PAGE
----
This, and not because he seeks to preserve Middle-earth from Christian influence, is why he very famously asserts, “The Lord of the Rings is of course a fundamentally religious and Catholic work; unconsciously so at first, but consciously in the revision. That is why I have not put in, or have cut out, practically all references to anything like ‘religion’, to cults or practices, in the imaginary world. For the religious element is absorbed into the story and the symbolism.” In other words, we should look for Christian theology not in the explicit elements but in the deep structure of the story: in its metaphysics, in its ethics, in the shape of its plot.
For these reasons, we have to do additional work to grasp the warp of Tolkien’s theology in the primary world before we can turn back and recognize the pattern in the weft of his fiction. That is precisely what I have tried to do in my book Tolkien Dogmatics, and I find this approach distinctively different from other treatments of spiritual themes in The Lord of the Rings. We must treat Tolkien as a thinker, as a theologian in his own right, and use Middle-earth as an occasional illustration and expansion of his views, not the other way around.
Tolkien the Theologian
Perhaps this requires more justification. Did Tolkien himself not infrequently decry his theological ability, his lack of expertise? Yes, but this must be understood for what it was, a piece of humble English understatement, or even hedging. For Tolkien, a classically-trained Oxford professor in the Victorian and Edwardian tradition, the implicit standard of “expertise” was much higher than it is in the age of canned opinions encapsulated in 280 characters or fewer.
Recall that most of the Inklings meetings seem to have devolved into, or at least contained lots of talk about, theology. So while Tolkien may have been very shy about expressing theological opinions in public in the capacity of an expert, he wasn’t at all shy about expressing them among his friends. And so while we must indeed admit that he was not a professional or trained theologian who deliberately claimed not to be teaching theology, he did have one, as everyone does, and it influenced how he lived and thought and wrote. What does it look like?
Tolkien was not a “mere Christian” like Lewis. He was decidedly a Roman Catholic. For a person in England at that time, that meant a certain level of social ostracism. The Roman Catholic Church in England has not had an easy time since the Reformation. Catholics were only allowed to study at Oxford in 1871, only 21 years before Tolkien’s birth. Tolkien certainly felt these consequences. He saw his mother as a martyr to the faith. As a result, the idea of the righteous remnant being beset by an overwhelming force, of a society out of step with one’s own personal convictions of the True and the Good, show up prominently in much of Tolkien’s work. His Catholicism takes on elements not only of theological opinion but personal loyalty.
He was assiduous in his piety. He attended Mass every morning, more or less, and confession beforehand when he could. The Eucharist was completely central to his theological understanding, and he practiced a deep personal devotion to the Virgin Mary (many of his favorite prayers were Marian). He disliked Vatican II ditching the Latin Mass for English and continued to pray very loudly in Latin during church services.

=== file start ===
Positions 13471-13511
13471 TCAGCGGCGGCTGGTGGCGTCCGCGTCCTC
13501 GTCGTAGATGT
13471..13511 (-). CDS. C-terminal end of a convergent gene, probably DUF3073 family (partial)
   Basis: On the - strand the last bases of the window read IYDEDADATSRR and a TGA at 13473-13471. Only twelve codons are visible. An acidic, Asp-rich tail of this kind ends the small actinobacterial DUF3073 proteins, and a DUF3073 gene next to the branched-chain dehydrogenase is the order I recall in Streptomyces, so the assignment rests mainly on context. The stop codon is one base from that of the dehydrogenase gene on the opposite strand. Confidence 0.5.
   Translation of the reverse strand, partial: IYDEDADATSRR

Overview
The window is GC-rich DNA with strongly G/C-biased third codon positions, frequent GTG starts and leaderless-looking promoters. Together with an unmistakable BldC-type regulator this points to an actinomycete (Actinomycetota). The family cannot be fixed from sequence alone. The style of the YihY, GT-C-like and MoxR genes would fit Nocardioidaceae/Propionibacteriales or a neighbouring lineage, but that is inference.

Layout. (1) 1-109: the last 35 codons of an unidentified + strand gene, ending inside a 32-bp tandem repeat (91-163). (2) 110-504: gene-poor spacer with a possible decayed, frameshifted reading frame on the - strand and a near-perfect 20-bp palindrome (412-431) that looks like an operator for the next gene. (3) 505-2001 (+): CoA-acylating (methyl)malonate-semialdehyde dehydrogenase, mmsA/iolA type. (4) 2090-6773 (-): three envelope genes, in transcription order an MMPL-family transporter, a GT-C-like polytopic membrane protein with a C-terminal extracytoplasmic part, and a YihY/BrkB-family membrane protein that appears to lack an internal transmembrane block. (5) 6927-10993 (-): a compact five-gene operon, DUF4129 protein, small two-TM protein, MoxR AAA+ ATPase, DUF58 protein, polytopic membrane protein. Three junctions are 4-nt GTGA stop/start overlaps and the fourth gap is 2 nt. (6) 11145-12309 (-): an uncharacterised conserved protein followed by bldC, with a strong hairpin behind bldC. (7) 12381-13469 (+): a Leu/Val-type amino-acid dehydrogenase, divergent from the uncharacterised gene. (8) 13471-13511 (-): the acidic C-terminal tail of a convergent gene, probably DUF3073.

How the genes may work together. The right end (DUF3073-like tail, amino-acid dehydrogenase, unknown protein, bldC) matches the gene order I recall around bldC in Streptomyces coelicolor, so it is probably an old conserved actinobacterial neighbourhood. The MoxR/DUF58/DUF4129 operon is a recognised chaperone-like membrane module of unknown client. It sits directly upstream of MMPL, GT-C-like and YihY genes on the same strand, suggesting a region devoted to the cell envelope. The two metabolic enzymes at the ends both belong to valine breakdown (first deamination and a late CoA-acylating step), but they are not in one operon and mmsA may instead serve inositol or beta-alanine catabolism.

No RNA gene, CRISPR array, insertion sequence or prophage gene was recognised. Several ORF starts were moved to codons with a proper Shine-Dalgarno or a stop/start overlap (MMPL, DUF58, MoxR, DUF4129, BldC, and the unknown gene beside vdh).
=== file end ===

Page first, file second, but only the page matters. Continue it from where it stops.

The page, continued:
But Tolkien’s theology was also influenced by his academic interests and personal study. The theme of the harrowing of Hell, beloved of the Anglo-Saxons but functionally forgotten by modern theologians, shows up in both the Paths of the Dead and Tolkien’s seminal work on Beowulf. His training in the Classics and experience with world mythologies meant that he could recover a more robust doctrine of angels, in better keeping with what we know of the original biblical worldviews, rather than fall victim to the anemic angelology of the post-Enlightenment age. The Valar look much more like the divine council of 1 Kings 22, Psalm 82, Job 38, or Ephesians 6 than the baby-faced putti of Victorian art. But more importantly, Tolkien’s doctrine of sub-creation (and the larger role that creation and human creativity play in his doctrines of God, humanity, and even eschatology) mark him as both the inheritor of British Romantic thought and the predecessor of the literary turn in modern theology and philosophy.
Not only, therefore, is it necessary to understand Tolkien’s theology directly rather than remain content with devotional readings of his fiction, but we also come to realize that Tolkien, because of his unique context, provides creative contributions to theology over and above what we might expect of a “lay” theologian. He deserves to be explored as a theologian and not simply as a storyteller.
Conclusion: A Systematic Theology of Tolkien
Again, if we are to understand the depth of impact Tolkien’s fantasy continues to have among Christians and non-Christians alike, we must first understand the theology that Tolkien claims undergirds his work. We cannot allow the texts to stand by themselves, but must first attend to the ways in which Tolkien adopts and adapts his theology into a fictional world.
In undertaking this, however, we come to find that Tolkien has something valuable to say about every element of a traditional systematics. (In itself, this gives the lie to those of Tolkien’s historical materialist English-department interpreters eager to downplay the role that religion plays in his writings. If one can reconstruct an entire systematic theology from his extant writings, then surely such a stance must be reevaluated?)
He echoes C.S. Lewis in assigning varying levels of historicity to the biblical texts, but strongly affirming their truthfulness. He meditates on the way in which the fall alienates us not only from God but from the animal world. He supports ecumenism but insists that all roads must lead to Rome in the end. Examples could be multiplied.
If such a project is successful, then we can begin to appreciate the maker of Middle-earth not only as an author, or even as a philologist, but as an interdisciplinary theological thinker in his own right, a model for the way in which we can integrate art, faith, history, and life.
Austin M. Freeman (PhD, Trinity Evangelical Divinity School) is a lecturer at Houston Baptist University and a classical school teacher. He is the author of Tolkien Dogmatics: Theology Through Mythology in Middle-Earth (Lexham Press, 2022).